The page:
The past puts in an appearance at Annapolis antiques show

January 22, 1995|By JoAnne C. Broadwater | JoAnne C. Broadwater,Special to The Sun

Whether you're searching for a $35 gravy skimmer to add to your set of early iron fireplace utensils or a rare mocha earthenware mustard pot from the late 1700s, there's a chance you'll find the item you need to complete your collection -- or start a new one -- at the Annapolis Heritage Antiques Show next weekend.

Dozens of mid-Atlantic and Northeast regional dealers will bring thousands of their best 17th-, 18th- and 19th-century furnishings and decorative arts to Maryland's historic capital city for the three-day show.

They'll be setting up room displays inside the town's E. Leslie Medford Armory, transforming it into a gallery of 18th-century highboys, rope beds, Chinese export porcelain, early delft pottery and more.

"One of the things about an antique show like this one is that you never know what's going to be there until the doors open," says Jennifer Goldsborough, a consulting curator and writer who will be the featured speaker at the event, which benefits the historic London Town Publik House & Gardens in Edgewater.

"People will have the opportunity in their own hometown to see things that they wouldn't normally see," she says. "It's always a ,, little bit of a treasure hunt each year."

Ms. Goldsborough plans to do a little shopping of her own and is hoping to find a 19th- or early 20th-century English biscuit tin and an early 20th-century perfume or cologne bottle to add to her collections.

An expert on the subject of silver, she will also be browsing through collections of English and American silver flatware, tea and coffee servers, tankards and bowls. "Silver has always been a luxury item," says Ms. Goldsborough, former chief curator at the Maryland Historical Society.

"Stylistically, it has always been at the leading edge of fashion," she says. "At the same time, because it is valuable, it is a maintainer of tradition by being passed down in families."

Ms. Goldsborough will present a lecture about Maryland silver at a breakfast scheduled for 10 a.m. Saturday. In her slide talk, she will discuss the reasons Colonial Marylanders -- in a manner more patrician than patriotic -- preferred to buy their silver from England rather than place an order with a local silversmith.

"Maryland retained its ties to the old country more so than any other Colony," she says. "There was a strong tradition toward purchasing in England. The wealthy made an effort to perpetuate the landed-gentry system that prevailed."

The preference for prestigious English products often extended to furniture and pewter, adds Carol Trela, a local dealer and owner of Trela Antiques. Ms. Trela, who specializes in 18th-century American furniture, will display four English Sheffield silver banquet-table candlesticks.

She'll also be displaying everything from an 18th-century cherry tall chest with seven levels of drawers, valued between $7,000 and $8,000, to a selection of early iron fireplace utensils, including scoops and skimmers, that sell for under $50 and are sturdy enough to be used for daily cooking chores.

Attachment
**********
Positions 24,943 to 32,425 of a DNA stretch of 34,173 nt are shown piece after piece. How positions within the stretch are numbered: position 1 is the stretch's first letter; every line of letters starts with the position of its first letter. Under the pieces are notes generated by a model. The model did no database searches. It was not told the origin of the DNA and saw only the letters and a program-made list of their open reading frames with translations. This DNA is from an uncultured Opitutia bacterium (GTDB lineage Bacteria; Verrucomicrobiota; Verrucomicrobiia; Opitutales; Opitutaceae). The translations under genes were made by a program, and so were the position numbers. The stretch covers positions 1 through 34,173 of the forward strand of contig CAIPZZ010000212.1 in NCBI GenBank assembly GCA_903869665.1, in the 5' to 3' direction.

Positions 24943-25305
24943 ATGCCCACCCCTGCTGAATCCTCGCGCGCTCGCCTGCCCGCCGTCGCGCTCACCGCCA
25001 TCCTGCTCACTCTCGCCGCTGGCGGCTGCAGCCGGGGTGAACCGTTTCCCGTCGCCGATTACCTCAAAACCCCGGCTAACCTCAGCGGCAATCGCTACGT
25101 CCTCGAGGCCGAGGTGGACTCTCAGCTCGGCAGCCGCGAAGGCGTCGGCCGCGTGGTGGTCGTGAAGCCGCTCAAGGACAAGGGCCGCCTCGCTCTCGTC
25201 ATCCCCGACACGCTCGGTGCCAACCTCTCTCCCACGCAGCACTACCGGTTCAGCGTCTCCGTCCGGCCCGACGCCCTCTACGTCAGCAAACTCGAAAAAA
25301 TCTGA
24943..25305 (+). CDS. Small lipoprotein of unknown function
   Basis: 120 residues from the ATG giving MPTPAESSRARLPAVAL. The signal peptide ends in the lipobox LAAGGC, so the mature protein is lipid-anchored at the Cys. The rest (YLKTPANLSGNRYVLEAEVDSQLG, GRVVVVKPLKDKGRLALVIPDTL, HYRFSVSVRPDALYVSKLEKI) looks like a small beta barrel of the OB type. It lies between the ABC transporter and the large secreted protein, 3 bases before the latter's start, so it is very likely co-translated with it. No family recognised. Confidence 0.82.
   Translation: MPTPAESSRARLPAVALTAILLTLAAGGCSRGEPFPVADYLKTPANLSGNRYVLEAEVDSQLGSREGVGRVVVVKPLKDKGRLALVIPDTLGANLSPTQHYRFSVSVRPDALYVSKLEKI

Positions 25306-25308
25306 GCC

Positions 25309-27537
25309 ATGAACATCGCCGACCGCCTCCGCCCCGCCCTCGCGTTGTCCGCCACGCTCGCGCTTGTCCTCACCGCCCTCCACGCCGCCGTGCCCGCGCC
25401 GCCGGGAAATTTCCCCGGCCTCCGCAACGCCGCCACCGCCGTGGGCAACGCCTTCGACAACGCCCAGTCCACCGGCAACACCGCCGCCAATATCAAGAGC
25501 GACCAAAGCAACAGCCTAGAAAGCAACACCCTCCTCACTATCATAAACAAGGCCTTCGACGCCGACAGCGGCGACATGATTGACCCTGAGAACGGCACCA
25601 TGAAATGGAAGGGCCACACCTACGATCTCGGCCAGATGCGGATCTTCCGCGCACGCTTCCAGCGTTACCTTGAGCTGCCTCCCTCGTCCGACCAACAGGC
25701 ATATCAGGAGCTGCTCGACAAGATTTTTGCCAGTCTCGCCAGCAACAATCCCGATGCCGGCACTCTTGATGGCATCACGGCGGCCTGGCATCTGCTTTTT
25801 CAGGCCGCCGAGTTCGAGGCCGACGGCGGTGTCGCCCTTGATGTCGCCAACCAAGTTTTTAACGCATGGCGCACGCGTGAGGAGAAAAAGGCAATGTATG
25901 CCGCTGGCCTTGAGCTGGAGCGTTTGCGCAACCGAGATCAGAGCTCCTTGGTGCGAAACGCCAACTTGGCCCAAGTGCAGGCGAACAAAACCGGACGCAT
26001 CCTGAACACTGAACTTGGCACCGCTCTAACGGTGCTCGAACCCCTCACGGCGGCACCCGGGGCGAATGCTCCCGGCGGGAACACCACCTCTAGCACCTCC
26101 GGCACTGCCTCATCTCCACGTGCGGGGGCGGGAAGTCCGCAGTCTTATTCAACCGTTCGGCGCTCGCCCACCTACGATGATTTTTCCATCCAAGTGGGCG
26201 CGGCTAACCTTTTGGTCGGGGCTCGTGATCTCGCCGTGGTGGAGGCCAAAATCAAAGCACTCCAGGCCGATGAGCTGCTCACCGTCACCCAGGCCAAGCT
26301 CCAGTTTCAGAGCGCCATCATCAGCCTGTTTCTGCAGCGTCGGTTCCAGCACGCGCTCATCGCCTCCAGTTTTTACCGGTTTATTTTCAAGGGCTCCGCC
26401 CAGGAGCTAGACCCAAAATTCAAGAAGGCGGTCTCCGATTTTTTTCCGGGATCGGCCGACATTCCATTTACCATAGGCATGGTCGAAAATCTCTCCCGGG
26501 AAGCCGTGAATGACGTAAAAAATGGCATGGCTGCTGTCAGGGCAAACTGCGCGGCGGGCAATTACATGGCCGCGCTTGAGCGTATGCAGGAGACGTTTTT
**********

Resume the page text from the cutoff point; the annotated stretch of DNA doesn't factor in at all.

Her turn-of-the century American Dedham pottery -- with its patterns of elephants, ducks, lobsters, crabs, lilies and iris -- sells for $175 to $800 for plates, creamers, pitchers, whipped-cream bowls and knife rests.

She'll be asking from $400 to $1,250 for her watertight, late 19th-century Nantucket baskets made by Massachusetts whalers. She'll also have simple market baskets that date to the mid-1800s and sell for $95 to $125.

One of the highlights will be an 18th-century mahogany candlestand, valued at $3,300, that was rented for use in the feature film "Guarding Tess."

"Last year I took a highboy valued at $25,000 and also a chest of drawers for $575," she says. "You get the whole gamut in Annapolis. There's a variety, so there's something for everyone."

Aileen Minor Antiques of Princess Anne will bring its specialty item -- a selection of 19th-century drapery pins -- as well as antique pieces for the garden such as an urn that will be filled with seasonal flowers.

Bill and Judy Campbell of Federal Hill will feature a walnut Delaware Valley highboy with its original brass handles and some colorful, early Chinese export porcelain and rustic delft pottery.

They'll bring a $2,800 copper weather vane modeled after a famous trotting horse and also some English and French mocha pottery that is "almost art-deco-looking," Mrs. Campbell says.

Shakers sell for $600 and a bowl for $7,500. They also have pitchers and rare flowerpots with saucers.

The market is strong today for decorative items including porcelain, silver, floral prints, paintings and maps, says Robert Armacost of Armacost Antiques Shows Ltd., the manager and promoter of the Annapolis event.

Silver is popular, he adds, and many visitors to the show like to fill in missing pieces from their sets. Glass -- which he said has

long been bargain-priced -- is also becoming more appreciated.

"There's a fairly brisk business these days in things you can tuck under your arm," Mr. Armacost says. "Whatever you're looking for, there most likely will be lots to look at. You can spend under $50 or over $10,000."

A preview of the show will be held from 7 p.m. to 9 p.m. Thursday. Tickets for that event, which will cost $30 per person, will be available at the door.

The show will be open from noon to 9 p.m. Friday, from noon to 6 p.m. Saturday, and from noon to 5 p.m. Sunday. Admission is $6. The armory is located on Hudson Street off West Street.

The continental breakfast featuring the slide lecture by Ms. Goldsborough will be held at the Conte Building, 116 Defense Highway.

Tickets are $20 per person and include Saturday admission to the show. Reservations are required. Please call (410) 222-1919.

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